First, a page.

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3 Reasons to Use Cash and 3 Reasons to Choose Credit

3 Reasons To Use Cash (and 3 Reasons To Choose Credit)

Credit and debit cards have become so ubiquitous, you'd be forgiven for thinking physical cash is just a couple years away from being declared obsolete and worthless by the government.

Well, as it turns out, the death of dead presidents is greatly exaggerated, as over $1.25 trillion still circulates around the United States alone.

Way too many people use cash for it to ever go away completely, regardless of how much plastic gets wiped every day.

So why in the world would anydiv still pay with Georges and Bens? Here are a few good reasons why:

Less Chance of Identity Theft

Few things are scarier than hearing that the store you regularly swipe your card at just had a security breach, and that some anonymous criminal may have your identity at their disposal.

Paying cash eliminates that issue -- chunks of metal and pieces of paper stacked in a register tells fraudsters absolutely nothing, while the information sent to vulnerable computers via your bank card can reveal everything.

Easier to Watch and Control Your Spending

Actually seeing the cash you owe, as opposed to simply staring at a generic card with no monetary value of its own, can remind you to spend less overall, since all of a sudden the money is real, and real valuable at that.

Financial guru Ramit Sethi, for example, lost his credit card, and spent nothing but cash until a replacement came. He reported spending 18% less when forced to watch his green wad dwindle in real-time.

Some Places Still Don't Take Plastic (or Require a Minimum Purchase Amount)

Amazingly, over half of all small businesses won't take cards, likely because they can't afford the fees.

It's always good to keep at least some cash on you in case you need to make a purchase from one of these places.

Even if they accept cards, some of these businesses might only do so if you spend X amount, in order to override the fee.

If you entered the store to spend more than the minimum amount, then swipe away. But if you only want a loaf of bread, and they want you to spend $10 before they'll accept your card, just pay for your bread with bread.

That all being said though, there are several cases where plastic owns cash. Here are a few of those:

Online Purchases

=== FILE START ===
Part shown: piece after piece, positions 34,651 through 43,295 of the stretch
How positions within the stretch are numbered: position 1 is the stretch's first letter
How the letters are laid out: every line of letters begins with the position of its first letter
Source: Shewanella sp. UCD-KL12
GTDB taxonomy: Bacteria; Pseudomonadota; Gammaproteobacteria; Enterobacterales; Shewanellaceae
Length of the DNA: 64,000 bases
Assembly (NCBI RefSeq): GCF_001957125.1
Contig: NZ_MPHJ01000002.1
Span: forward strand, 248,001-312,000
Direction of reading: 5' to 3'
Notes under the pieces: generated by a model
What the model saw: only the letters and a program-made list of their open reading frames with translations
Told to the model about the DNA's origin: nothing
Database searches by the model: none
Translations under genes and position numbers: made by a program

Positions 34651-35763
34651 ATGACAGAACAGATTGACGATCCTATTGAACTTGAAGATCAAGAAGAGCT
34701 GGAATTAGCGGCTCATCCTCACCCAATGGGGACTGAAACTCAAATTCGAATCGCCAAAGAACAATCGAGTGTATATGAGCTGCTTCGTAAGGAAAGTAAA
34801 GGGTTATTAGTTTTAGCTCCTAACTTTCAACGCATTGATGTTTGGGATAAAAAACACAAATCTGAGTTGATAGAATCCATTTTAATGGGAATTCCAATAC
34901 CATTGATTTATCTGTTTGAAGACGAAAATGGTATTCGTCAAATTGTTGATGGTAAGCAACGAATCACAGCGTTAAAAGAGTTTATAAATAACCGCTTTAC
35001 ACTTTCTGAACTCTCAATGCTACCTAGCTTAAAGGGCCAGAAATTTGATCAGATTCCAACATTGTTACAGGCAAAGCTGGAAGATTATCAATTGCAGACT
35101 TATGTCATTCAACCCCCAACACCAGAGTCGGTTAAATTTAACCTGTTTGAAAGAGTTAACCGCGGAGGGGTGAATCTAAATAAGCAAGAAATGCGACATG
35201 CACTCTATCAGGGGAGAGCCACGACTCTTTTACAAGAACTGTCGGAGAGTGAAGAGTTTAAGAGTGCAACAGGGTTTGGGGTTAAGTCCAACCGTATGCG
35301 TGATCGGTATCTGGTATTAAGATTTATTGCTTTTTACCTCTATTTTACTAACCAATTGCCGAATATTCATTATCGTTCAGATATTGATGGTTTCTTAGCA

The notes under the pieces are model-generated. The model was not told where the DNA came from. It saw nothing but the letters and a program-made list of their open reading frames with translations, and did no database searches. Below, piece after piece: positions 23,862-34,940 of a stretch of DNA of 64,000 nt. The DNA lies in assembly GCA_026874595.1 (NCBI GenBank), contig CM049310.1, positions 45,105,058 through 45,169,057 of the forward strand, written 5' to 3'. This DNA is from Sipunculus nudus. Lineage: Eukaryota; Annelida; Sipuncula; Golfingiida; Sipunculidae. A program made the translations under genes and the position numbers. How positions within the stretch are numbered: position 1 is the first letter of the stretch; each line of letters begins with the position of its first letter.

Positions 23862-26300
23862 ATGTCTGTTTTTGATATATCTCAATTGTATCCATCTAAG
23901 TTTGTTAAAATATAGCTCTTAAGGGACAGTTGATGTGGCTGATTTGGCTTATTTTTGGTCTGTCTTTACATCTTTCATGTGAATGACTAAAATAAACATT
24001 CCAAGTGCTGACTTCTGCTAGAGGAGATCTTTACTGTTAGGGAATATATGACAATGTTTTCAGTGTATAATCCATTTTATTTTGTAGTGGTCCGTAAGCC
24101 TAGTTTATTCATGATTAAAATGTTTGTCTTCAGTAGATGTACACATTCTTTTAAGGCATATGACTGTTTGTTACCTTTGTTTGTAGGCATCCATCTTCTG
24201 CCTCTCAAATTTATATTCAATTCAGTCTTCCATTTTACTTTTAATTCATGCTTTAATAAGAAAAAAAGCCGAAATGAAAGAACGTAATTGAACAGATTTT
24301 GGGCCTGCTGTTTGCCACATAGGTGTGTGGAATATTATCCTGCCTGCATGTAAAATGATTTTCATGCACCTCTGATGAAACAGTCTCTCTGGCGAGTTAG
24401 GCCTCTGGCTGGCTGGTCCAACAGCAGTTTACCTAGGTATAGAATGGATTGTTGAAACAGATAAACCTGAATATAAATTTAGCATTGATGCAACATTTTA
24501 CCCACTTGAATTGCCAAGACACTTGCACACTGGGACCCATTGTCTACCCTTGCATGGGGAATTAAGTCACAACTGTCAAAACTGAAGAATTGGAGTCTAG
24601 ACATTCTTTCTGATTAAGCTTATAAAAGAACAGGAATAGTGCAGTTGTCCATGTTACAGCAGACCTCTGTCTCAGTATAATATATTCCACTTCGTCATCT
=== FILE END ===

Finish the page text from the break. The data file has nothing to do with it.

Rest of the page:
Increasing amounts of items can now only be purchased online and with a credit card, or at the very least are extremely difficult to cover with cash.

Plane tickets, while still technically available at a travel agent's physical office, are usually much, much cheaper online, where you can't obviously use cash. The same thing goes for e-books, MP3s, subscriptions to streaming sites, and the like.

The more you shop online, the more reliant you will become on cards in your everyday life.

ATM Fees Can Pile Up

Unless your bank's ATM is everywhere, then you may often find yourself forced to withdraw your cash from the competition's ATMs, which will cost you anywhere from $2-4 per pop.

This adds up to a ridiculously high amount, as it's estimated that the use of cash costs Americans over $200 billion per year.

While not all of that amount is ATM-related, a large chunk of it is, and could easily be saved with the use of cards.

Smart Card Use Can Help You Build Your Credit Score

Finally, while cash is great, it does absolutely nothing to improve how companies and lenders look at you. Responsible credit card use, on the other hand, not only helps you purchase what you want and need, but helps build up your credit score.

There's a good chance that not having using a card could negatively affect your credit score or nullify it altogether, since you're not giving the credit agencies any information about your financial habits.

So get a card or two, use it when necessary, use cash every other time, and you should achieve a pleasant balance between the two that can only bode well for your fortune going forward.

Whether you use cash or plastic, Mint.com can help you budget every penny of your finances. Click here to find out how!